To get your dog back on track, ration out treats prudently and cut out those table scraps. Provide your dog with two measured meals a day at regular times (three to four times a day for puppies). Give your pup a window of time to finish their meal before taking the bowl away, even if it’s unfinished.

This will teach your dog to eat regularly at prescribed times, getting them into the rhythm of a schedule. Save your praise for when your dog finishes their food. If a dog learns that you will fawn over them for not eating their food, they’ll continue to do so in a bid for more attention.

For a Bored or Picky Eater

If your dog is bored with their current food or just plain picky, try switching it up. You can swap flavors or brands but be sure to make the transition gradually. Mix the old food with the new. Over time, slowly weed out the old food until your pet is eating only the new.

You can also try using the chicken stock or canned food trick to make their dry kibble a bit more appetizing. Either way, be sure to choose a high-quality, well-balanced food that will provide your pup with plenty of protein and all the essential vitamins and minerals.

Always check food to ensure that it isn’t spoiled or past the due date. Wet food particularly is apt to go rancid and should be eaten immediately. Any canned food that your dog leaves in their bowl should be thrown out after four hours. Opened cans of wet food can be stored in the refrigerator for up to five to seven days.

Another tip to get your dog eating is to schedule a long walk right before meal time. This will stimulate your dog’s appetite and encourage them to make the association between a walk and dinner. You can also help your dog associate feeding time with a positive experience by making it more fun.

Try putting some kibble in a food-dispensing toy and watch your dog go crazy. The added bonus of inducing mental and physical stimulation helps keep your pup active and mentally sharp.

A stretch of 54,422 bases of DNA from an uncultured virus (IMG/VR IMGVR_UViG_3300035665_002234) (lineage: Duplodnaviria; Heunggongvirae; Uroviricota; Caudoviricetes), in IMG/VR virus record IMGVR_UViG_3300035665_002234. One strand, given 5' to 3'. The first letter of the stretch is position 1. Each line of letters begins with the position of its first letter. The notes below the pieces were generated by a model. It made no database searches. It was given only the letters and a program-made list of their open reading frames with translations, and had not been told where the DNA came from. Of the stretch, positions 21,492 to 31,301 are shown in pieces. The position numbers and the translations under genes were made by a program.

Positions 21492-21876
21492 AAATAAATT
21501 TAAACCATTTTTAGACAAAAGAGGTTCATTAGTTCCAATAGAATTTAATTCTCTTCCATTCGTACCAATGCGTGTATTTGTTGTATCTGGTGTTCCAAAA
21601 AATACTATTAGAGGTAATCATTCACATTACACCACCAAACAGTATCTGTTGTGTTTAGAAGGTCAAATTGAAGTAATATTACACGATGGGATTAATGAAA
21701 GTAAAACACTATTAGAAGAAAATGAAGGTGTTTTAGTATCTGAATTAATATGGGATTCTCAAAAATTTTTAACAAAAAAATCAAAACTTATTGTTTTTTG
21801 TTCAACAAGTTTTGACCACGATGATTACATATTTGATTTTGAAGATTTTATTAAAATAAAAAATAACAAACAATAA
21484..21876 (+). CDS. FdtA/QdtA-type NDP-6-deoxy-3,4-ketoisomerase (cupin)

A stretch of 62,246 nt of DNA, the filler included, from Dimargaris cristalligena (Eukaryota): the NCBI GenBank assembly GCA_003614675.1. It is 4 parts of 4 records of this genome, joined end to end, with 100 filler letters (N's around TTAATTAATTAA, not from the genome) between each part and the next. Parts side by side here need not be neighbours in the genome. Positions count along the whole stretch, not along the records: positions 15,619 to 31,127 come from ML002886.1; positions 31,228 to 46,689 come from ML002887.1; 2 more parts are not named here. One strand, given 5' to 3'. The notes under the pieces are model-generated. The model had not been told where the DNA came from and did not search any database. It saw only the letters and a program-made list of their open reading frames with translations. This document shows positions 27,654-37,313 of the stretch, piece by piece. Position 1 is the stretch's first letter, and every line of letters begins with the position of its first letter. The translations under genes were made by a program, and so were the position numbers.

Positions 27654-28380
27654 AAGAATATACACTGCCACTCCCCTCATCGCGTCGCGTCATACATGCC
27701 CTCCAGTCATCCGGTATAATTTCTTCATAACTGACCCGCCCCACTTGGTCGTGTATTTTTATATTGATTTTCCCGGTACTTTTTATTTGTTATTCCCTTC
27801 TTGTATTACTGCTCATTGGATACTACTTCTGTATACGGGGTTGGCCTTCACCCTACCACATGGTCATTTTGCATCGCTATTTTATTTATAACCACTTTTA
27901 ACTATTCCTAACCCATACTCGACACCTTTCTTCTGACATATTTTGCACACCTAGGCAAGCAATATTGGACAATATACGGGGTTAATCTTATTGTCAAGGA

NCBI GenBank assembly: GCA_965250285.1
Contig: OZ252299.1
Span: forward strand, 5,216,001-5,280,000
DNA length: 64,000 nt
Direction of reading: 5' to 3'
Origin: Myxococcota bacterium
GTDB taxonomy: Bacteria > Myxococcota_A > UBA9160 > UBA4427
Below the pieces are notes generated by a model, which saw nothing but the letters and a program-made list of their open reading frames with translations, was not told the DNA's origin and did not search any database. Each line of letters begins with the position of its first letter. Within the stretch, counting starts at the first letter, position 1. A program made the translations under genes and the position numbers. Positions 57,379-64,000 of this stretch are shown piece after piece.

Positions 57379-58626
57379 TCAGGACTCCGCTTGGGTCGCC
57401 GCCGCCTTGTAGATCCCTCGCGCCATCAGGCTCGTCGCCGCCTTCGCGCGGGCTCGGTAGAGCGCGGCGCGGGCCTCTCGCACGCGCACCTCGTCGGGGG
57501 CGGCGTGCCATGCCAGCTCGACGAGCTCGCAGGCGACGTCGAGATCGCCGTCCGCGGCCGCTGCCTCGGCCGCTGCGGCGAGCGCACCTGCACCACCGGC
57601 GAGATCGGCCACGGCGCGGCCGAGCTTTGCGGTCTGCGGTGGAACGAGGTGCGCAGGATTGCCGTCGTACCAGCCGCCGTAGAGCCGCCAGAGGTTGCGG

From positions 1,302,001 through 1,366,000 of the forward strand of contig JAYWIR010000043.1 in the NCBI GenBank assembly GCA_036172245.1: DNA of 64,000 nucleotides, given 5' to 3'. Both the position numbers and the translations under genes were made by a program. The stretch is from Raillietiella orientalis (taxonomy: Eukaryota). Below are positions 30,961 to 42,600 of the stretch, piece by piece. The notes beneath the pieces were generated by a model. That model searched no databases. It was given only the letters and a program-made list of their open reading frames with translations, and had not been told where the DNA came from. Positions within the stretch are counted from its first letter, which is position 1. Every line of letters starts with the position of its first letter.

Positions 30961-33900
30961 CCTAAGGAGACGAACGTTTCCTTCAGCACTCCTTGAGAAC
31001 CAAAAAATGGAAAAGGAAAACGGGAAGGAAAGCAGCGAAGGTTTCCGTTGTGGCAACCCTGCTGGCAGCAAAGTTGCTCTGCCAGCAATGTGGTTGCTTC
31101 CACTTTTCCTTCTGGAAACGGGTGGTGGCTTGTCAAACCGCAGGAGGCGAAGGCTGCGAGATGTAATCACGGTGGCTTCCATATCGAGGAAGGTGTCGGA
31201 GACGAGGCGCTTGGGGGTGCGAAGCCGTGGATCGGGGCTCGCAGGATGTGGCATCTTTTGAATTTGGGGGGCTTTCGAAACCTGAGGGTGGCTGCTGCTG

If all else fails, enlist the help of a board-certified veterinary behaviorist to work with you on finding a solution that addresses your dog’s behavioral issues and gets them eating again.

Staying Vigilant

The sight of a bowl of untouched food can cause concern and frustration. But before you freak out and begin miming eating motions to your dog, take a step back and put your deductive cap on. Closely observe your dog and their behavior to try to determine why they’re not eating. Because anorexia is such a wide-ranging symptom, it can be difficult to assess what exactly is going on.

Being aware of your dog’s normal behavior and typical habits will help you tremendously when determining if something’s amiss with their health. Likewise, being vigilant about any potential environmental stressors can help you determine whether your pup’s loss of appetite is stress-induced. Maintaining a level of self-awareness (for instance, asking yourself Do I maybe overdo it with the treats?) will help you ascertain if you might be feeding your dog’s bad eating habits.

Once you’ve figured out the root cause of your dog’s loss of appetite, you’ll be able to take the appropriate steps to address it. With the proper treatment, a few tricks, and a lot of patience, your four-legged friend should regain their appetite in no time. Now if you could just keep them from eating out of the trash…

FAQs:

Why would my dog ever skip a meal?

Is anorexia in dogs the same as it is in humans?

How do I help my dog get their appetite back?

My dog has an upset stomach! How can I help?

I know for a fact my dog is just a picky eater. Help??

Sources:

https://pets.webmd.com/dogs/guide/dog-not-eating-possible-causes-and-appetite-solutions#1

http://www.akc.org/content/health/articles/anorexia-dogs-reasons-why/

https://www.dailydogstuff.com/dog-wont-eat/

https://www.petmd.com/dog/nutrition/evr_dg_why-wont-my-dog-eat-his-dog-food

https://wagwalking.com/condition/loss-of-appetite

https://www.vetinfo.com/common-dog-infection-symptoms.html

https://www.petmd.com/dog/training/evr_introducing_a_new_dog_to_a_resident_dog

https://www.dailydogstuff.com/wet-dog-food-storage-and-expiration/

https://www.petmd.com/dog/centers/nutrition/slideshows/tips-before-buying-food-dispensing-dog-toy

https://www.petmd.com/dog/wellness/evr_dg_remedies-for-upset-stomach-in-dogs

http://www.akc.org/content/health/articles/can-pumpkin-help-with-dog-diarrhea/

https://www.thedogbakery.com/blogs/news/3-reasons-you-should-feed-your-dog-ginger

https://animalwellnessmagazine.com/herbs-dog-digestion/

https://www.vetinfo.com/mirtazapine-side-effects-in-dogs.html